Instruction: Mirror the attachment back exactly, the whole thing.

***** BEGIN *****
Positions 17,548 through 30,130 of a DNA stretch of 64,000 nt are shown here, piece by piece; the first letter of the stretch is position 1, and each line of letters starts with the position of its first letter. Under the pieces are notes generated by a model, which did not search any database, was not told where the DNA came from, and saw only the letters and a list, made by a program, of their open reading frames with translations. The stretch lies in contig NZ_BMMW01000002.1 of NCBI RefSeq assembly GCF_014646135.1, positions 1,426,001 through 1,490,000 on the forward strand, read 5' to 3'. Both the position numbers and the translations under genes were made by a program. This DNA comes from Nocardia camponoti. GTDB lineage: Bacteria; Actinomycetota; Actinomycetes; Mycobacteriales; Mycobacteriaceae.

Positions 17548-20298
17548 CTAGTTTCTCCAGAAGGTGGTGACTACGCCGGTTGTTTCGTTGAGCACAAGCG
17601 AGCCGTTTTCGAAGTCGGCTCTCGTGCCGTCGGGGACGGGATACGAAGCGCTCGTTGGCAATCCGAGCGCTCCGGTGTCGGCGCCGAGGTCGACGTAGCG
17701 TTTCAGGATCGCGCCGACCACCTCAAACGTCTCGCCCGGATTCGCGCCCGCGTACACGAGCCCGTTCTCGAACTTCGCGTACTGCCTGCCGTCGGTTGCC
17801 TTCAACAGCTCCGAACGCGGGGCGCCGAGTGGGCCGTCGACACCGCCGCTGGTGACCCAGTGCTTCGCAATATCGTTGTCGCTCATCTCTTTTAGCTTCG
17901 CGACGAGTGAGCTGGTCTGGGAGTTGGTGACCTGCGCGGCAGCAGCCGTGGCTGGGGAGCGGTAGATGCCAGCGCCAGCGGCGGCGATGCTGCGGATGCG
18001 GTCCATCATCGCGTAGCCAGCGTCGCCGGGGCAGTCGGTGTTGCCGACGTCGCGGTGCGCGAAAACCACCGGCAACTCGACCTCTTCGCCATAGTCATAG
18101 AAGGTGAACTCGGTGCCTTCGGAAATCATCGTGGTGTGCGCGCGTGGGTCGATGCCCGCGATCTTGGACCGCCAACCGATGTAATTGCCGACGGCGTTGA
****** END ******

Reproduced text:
Positions 17,548 through 30,130 of a DNA stretch of 64,000 nt are shown here, piece by piece; the first letter of the stretch is position 1, and each line of letters starts with the position of its first letter. Under the pieces are notes generated by a model, which did not search any database, was not told where the DNA came from, and saw only the letters and a list, made by a program, of their open reading frames with translations. The stretch lies in contig NZ_BMMW01000002.1 of NCBI RefSeq assembly GCF_014646135.1, positions 1,426,001 through 1,490,000 on the forward strand, read 5' to 3'. Both the position numbers and the translations under genes were made by a program. This DNA comes from Nocardia camponoti. GTDB lineage: Bacteria; Actinomycetota; Actinomycetes; Mycobacteriales; Mycobacteriaceae.

Positions 17548-20298
17548 CTAGTTTCTCCAGAAGGTGGTGACTACGCCGGTTGTTTCGTTGAGCACAAGCG
17601 AGCCGTTTTCGAAGTCGGCTCTCGTGCCGTCGGGGACGGGATACGAAGCGCTCGTTGGCAATCCGAGCGCTCCGGTGTCGGCGCCGAGGTCGACGTAGCG
17701 TTTCAGGATCGCGCCGACCACCTCAAACGTCTCGCCCGGATTCGCGCCCGCGTACACGAGCCCGTTCTCGAACTTCGCGTACTGCCTGCCGTCGGTTGCC
17801 TTCAACAGCTCCGAACGCGGGGCGCCGAGTGGGCCGTCGACACCGCCGCTGGTGACCCAGTGCTTCGCAATATCGTTGTCGCTCATCTCTTTTAGCTTCG
17901 CGACGAGTGAGCTGGTCTGGGAGTTGGTGACCTGCGCGGCAGCAGCCGTGGCTGGGGAGCGGTAGATGCCAGCGCCAGCGGCGGCGATGCTGCGGATGCG
18001 GTCCATCATCGCGTAGCCAGCGTCGCCGGGGCAGTCGGTGTTGCCGACGTCGCGGTGCGCGAAAACCACCGGCAACTCGACCTCTTCGCCATAGTCATAG
18101 AAGGTGAACTCGGTGCCTTCGGAAATCATCGTGGTGTGCGCGCGTGGGTCGATGCCCGCGATCTTGGACCGCCAACCGATGTAATTGCCGACGGCGTTGA